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Help with Y'=0 wanted

  • Thread starter jakobs
  • Start date
  • #1
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Homework Statement



I'm gonna solve the equation Y'=0 if Y=x*e-0,4x


Homework Equations





The Attempt at a Solution



I can come as far as to Y'=(1-0,4x)*e-0,4x

Where do I go from here?
Can i just write (1-0,4x)*e-0,4x=0 ?

I can solve the easier kinds of these equations, but this one is the hardest of the ones that I have, and I suspect that something like this will show up on a test in the future, so it would be good if I can solve it.

Anyone can help me in the right direction?
 

Answers and Replies

  • #2
132
0
Since [tex]{e^a}[/tex] is always > 0 for every value of a, then assume your computed y' is correct, you only need to solve the equation: 1-0.4x = 0, as simple as that.
 
  • #3
33,079
4,781

Homework Statement



I'm gonna solve the equation Y'=0 if Y=x*e-0,4x



Homework Equations





The Attempt at a Solution



I can come as far as to Y'=(1-0,4x)*e-0,4x

Where do I go from here?
Can i just write (1-0,4x)*e-0,4x=0 ?
Yes. Now, either 1 - 0.4x = 0 or e-.4x = 0.

Note that e-.4x ≠ 0 for any real x.

I can solve the easier kinds of these equations, but this one is the hardest of the ones that I have, and I suspect that something like this will show up on a test in the future, so it would be good if I can solve it.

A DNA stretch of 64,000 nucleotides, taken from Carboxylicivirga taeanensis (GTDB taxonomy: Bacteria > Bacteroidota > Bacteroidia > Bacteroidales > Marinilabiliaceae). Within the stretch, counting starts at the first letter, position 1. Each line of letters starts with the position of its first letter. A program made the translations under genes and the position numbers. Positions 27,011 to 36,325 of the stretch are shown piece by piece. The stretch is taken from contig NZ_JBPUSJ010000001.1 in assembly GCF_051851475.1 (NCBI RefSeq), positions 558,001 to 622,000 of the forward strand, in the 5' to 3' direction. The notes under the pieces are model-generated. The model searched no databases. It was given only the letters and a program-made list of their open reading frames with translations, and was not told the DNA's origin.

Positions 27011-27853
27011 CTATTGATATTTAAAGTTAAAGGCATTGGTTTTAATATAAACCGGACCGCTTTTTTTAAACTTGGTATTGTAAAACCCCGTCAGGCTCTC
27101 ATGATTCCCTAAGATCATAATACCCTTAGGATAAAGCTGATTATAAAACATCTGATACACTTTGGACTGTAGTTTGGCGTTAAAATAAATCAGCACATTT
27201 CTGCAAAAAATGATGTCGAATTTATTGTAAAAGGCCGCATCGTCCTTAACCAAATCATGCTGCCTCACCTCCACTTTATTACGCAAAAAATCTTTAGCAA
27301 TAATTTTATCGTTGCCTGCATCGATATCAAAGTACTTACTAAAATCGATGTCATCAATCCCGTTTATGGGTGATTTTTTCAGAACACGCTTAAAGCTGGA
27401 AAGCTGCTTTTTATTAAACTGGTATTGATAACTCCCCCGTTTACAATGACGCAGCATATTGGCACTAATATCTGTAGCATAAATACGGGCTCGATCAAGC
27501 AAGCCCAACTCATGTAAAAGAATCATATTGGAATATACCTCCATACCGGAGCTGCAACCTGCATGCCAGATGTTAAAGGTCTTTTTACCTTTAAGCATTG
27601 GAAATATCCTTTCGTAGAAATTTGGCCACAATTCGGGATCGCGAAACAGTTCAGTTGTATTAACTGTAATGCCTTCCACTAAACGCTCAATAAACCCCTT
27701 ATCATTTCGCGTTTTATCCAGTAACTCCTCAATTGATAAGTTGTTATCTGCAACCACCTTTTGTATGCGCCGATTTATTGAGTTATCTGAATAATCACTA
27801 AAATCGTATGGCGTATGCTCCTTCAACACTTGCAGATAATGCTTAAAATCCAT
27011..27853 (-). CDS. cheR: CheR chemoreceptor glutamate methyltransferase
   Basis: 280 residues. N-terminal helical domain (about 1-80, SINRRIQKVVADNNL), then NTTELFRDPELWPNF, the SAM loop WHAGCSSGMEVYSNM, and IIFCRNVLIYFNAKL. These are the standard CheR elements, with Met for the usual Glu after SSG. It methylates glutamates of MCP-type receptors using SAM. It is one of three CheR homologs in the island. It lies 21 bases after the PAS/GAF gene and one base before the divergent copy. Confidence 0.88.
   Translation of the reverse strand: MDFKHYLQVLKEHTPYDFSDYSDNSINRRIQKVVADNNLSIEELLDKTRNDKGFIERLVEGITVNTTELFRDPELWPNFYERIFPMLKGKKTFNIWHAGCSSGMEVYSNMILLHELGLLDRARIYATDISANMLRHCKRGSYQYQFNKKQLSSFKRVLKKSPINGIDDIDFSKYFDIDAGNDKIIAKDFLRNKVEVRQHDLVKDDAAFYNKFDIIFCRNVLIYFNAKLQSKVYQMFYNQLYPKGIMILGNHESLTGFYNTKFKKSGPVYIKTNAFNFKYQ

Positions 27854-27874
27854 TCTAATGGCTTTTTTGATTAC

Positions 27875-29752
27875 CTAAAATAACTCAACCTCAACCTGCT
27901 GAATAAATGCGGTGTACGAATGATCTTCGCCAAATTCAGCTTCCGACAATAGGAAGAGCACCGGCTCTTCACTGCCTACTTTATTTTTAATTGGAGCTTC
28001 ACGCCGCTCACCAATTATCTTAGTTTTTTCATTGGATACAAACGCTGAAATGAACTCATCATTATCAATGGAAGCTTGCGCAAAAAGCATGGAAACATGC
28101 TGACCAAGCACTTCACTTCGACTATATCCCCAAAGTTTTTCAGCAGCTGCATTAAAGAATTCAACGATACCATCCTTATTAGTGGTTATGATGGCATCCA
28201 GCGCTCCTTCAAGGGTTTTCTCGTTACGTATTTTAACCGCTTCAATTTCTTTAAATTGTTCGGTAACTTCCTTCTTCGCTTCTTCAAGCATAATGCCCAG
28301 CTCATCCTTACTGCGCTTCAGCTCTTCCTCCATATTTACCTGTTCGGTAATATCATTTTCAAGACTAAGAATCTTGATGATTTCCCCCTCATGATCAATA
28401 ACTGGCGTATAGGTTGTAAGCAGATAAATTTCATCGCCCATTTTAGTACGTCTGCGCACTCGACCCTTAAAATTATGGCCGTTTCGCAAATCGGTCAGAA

Anyone can help me in the right direction?
Edit: Didn't notice that drawar said essentially the same thing.
 
  • #4
15
0
So I only have to solve 1-0,4x=0 and that will be the whole answer for the whole equation?
 
  • #5
CAF123
Gold Member
2,889
88
Well, the solution to 1-0.4x =0 solves Y'=0.
 
  • #6
15
0
I don't understand the whole thing :confused:

Can somebody show all steps to solving this one?
I really need to learn it.
 
  • #7
33,079
4,781
I don't understand the whole thing :confused:

Can somebody show all steps to solving this one?
No, we won't do your work for you, but we'll help you do it.
I really need to learn it.
The problem, apparently, is to find the x value(s) for which f'(x) = 0, where f(x) = xe-.4x. (Changed from your notation of y(x) to f(x).)

You found f'(x) = (1 - 0.4x)e-.4x

If f'(x) = 0, then (1 - 0.4x)e-.4x.

For what x is f'(x) = 0?
 
  • #8
15
0
According to some earlier posts the solution to 1-0.4x =0 solves Y'=0

If x is 2.5 then it will be 0.

But what should I do with e-0,4x?
 
  • #9
33,079
4,781
According to some earlier posts the solution to 1-0.4x =0 solves Y'=0

If x is 2.5 then it will be 0.

But what should I do with e-0,4x?
Nothing. As already mentioned, e-0.4x > 0 for all real x.
 
  • #10
15
0
Okay, so the answer to the problem is:
y=x*e-0,4x
y'=(1-0,4x)*e-0,4x

y'=(1-0,4x=0
x=2.5

e-0,4x is always >0

And this classifies as the correct answer?
 
  • #11
33,079
4,781
Okay, so the answer to the problem is:
y=x*e-0,4x
y'=(1-0,4x)*e-0,4x

y'=(1-0,4x=0
x=2.5

e-0,4x is always >0

And this classifies as the correct answer?
You have a lot of cruft in there that is unnecessary. Here is all you need to say:

If y = x*e-0.4x, then y' = 0 when x = 2.5.
 

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